Beatles – Concert At Washington Coliseum (Misterclaudel MCCD-151/152/153)
Concert At Washington Coliseum (Misterclaudel MCCD-151/152/153)
Washington Coliseum, Washington, DC – February 11th, 1964
Disc 1 (61:02): Cinema trailer. FILM SOURCE: Introduction & tuning, Roll Over Beethoven, From Me To You, I Saw Her Standing There, This Boy, All My Loving, I Wanna Be Your Man, Please Please Me, Till There Was You, She Loves You, I Want To Hold Your Hand, Twist And Shout. VIDEO SOURCE: Introduction, From Me To You, I Saw Her Standing There, This Boy, All My Loving, Please Please Me, She Loves You, I Want To Hold Your Hand, Twist And Shout, Long Tall Sally. MAYSLES AUDIENCE SOURCE: Roll Over Beethoven, I Wanna Be Your Man, She Loves You, She Loves You (voice over). PATHE AUDIENCE SOURCE: Roll Over Beethoven. STEREO MIX: Roll Over Beethoven, From Me To You, I Wanna Be Your Man, She Loves You. PRESS CONFERENCE: At The JFK Airport 7th February 1964
DVD ONE: WASHINGTON D.C. CONCERT: introduction & tuning, Roll Over Beethoven, From Me To You, I Saw Her Standing There, This Boy, All My Loving, I Wanna Be Your Man, Please Please Me, Till There Was You, She Loves You, I Want To Hold Your Hand, Twist And Shout, Long Tall Sally, outroduction. FILM ARCHIVES: Video Source, Audience Shot, News Film #1, News Film #2, Color 8mm, Multi Angled, Press Conference On Stage, Cinema Trailer, Auction Sampler, 16mm Film Raw, 16mm Alternate Reel (unsliced), Samples & Trailer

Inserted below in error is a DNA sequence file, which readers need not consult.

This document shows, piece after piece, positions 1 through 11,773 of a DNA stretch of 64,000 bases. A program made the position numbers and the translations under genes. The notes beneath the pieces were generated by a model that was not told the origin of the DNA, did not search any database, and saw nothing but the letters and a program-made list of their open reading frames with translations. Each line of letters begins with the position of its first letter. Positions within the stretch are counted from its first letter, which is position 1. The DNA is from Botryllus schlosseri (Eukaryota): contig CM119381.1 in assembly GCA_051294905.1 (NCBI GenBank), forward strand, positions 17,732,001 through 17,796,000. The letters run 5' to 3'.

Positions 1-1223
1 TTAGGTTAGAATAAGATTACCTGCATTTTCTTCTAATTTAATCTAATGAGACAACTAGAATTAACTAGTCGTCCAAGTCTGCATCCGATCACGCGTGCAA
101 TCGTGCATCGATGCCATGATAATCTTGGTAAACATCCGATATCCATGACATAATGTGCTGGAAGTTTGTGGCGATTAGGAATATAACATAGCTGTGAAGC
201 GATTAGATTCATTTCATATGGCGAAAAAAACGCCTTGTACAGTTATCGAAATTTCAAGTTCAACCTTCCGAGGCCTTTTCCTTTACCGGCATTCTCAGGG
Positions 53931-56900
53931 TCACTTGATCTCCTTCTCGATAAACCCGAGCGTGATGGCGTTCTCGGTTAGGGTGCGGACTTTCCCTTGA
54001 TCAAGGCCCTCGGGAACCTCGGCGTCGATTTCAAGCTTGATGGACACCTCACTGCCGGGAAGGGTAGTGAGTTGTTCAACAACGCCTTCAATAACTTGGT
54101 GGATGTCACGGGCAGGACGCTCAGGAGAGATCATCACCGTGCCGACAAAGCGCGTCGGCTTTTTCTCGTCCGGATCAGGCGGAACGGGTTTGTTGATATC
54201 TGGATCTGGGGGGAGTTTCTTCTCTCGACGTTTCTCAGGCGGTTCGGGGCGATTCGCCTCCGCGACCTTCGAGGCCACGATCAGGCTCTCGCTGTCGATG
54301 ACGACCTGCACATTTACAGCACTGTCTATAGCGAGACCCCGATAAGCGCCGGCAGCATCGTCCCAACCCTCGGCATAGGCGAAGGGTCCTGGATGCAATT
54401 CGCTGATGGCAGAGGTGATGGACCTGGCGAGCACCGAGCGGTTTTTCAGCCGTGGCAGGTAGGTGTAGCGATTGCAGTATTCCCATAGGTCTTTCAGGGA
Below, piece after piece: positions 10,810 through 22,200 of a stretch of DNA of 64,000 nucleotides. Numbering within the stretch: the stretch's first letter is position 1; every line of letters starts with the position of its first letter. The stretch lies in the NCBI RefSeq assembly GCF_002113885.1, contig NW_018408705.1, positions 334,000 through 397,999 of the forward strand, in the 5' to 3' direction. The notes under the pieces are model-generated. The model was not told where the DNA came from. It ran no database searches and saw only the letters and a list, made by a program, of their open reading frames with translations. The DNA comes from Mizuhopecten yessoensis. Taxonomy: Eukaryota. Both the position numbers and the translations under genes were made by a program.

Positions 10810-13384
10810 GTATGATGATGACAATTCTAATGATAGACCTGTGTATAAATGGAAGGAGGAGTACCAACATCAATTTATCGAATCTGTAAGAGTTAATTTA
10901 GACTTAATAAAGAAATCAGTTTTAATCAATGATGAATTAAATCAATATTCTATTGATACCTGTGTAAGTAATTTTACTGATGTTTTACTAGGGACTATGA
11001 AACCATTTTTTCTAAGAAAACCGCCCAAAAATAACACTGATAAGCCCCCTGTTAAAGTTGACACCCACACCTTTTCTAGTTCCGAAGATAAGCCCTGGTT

DVD TWO: “THE ED SULLIVAN SHOW” MIAMI REHEARSAL, She Loves You, This Boy, All My Loving, I Saw Her Standing There, From Me To You, I Want To Hold Your Hand. “CONQUER AMERICA” Beatles Off To America Pathe News, Pop Music News Reel, ITV News, Various Footage, Beatles Arrival at JFK Airport, BBC News Footage, NBC News Footage, More News Footage, Press Conference, Beatles Arrival at Plaza Hotel, Murray the K with The Beatles, NBC News Footage, News Flash “BEATLES HIT U.S.”: “WHAT’S HAPPENING” 1964 Broadcast, “WHAT’S HAPPENING” 1984 Re-Broadcast, Samples & Trailers